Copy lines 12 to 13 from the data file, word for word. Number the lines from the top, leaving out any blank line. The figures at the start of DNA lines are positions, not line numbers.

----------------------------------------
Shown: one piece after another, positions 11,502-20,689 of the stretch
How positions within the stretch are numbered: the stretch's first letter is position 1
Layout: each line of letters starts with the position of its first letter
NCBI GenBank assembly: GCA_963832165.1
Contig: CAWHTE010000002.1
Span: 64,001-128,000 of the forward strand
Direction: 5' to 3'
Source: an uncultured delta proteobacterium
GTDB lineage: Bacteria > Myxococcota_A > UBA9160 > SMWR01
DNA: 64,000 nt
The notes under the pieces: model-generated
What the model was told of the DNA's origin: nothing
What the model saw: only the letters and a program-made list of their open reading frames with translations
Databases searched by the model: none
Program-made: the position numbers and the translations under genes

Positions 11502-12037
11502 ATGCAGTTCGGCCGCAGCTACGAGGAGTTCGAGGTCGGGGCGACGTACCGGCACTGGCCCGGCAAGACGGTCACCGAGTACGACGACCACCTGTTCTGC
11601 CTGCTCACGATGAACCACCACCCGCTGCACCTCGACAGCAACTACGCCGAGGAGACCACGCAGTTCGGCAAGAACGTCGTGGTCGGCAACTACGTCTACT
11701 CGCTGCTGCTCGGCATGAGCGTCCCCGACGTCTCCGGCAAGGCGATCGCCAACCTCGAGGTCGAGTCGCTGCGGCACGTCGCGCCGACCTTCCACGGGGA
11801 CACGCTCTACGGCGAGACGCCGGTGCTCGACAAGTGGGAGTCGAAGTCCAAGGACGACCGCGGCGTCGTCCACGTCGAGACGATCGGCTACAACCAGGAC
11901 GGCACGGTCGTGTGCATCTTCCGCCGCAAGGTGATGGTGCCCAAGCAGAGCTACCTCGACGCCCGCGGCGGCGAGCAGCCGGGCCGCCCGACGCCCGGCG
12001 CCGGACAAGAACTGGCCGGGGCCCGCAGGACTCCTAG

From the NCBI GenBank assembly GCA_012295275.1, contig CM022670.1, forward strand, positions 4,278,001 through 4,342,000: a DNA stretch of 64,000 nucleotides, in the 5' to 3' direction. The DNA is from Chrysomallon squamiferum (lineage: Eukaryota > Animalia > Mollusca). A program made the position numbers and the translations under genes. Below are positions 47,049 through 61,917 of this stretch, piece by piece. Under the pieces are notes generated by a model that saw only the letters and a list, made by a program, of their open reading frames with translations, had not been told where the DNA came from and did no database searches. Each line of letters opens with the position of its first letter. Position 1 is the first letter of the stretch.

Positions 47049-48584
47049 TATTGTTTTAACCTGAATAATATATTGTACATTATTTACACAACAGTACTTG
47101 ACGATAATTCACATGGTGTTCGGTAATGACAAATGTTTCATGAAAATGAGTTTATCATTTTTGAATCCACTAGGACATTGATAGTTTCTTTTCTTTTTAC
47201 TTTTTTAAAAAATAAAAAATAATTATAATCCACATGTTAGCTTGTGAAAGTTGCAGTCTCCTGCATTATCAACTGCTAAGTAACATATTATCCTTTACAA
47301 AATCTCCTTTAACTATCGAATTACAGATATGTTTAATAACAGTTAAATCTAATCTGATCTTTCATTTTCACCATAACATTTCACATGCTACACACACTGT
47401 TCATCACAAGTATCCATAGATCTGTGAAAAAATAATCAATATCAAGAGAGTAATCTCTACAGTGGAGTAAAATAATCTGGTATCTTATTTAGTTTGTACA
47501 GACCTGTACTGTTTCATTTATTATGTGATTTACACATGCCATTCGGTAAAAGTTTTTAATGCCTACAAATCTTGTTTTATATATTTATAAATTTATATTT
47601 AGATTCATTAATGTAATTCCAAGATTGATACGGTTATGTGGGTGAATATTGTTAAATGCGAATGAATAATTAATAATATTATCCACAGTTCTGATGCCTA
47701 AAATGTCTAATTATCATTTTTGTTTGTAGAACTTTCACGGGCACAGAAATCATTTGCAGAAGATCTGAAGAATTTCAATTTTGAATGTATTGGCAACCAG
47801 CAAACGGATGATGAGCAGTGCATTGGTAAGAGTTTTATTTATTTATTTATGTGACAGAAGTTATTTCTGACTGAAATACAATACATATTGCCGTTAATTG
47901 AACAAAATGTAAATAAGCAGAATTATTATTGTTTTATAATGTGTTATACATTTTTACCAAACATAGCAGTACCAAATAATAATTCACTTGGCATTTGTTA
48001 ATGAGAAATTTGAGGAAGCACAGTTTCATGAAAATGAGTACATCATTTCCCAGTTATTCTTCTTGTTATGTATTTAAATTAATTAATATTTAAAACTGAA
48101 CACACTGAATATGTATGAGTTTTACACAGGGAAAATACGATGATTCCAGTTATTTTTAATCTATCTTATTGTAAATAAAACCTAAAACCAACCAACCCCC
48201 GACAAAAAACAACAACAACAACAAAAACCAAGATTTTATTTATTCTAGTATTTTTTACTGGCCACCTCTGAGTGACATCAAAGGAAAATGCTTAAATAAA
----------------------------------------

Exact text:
What the model was told of the DNA's origin: nothing
What the model saw: only the letters and a program-made list of their open reading frames with translations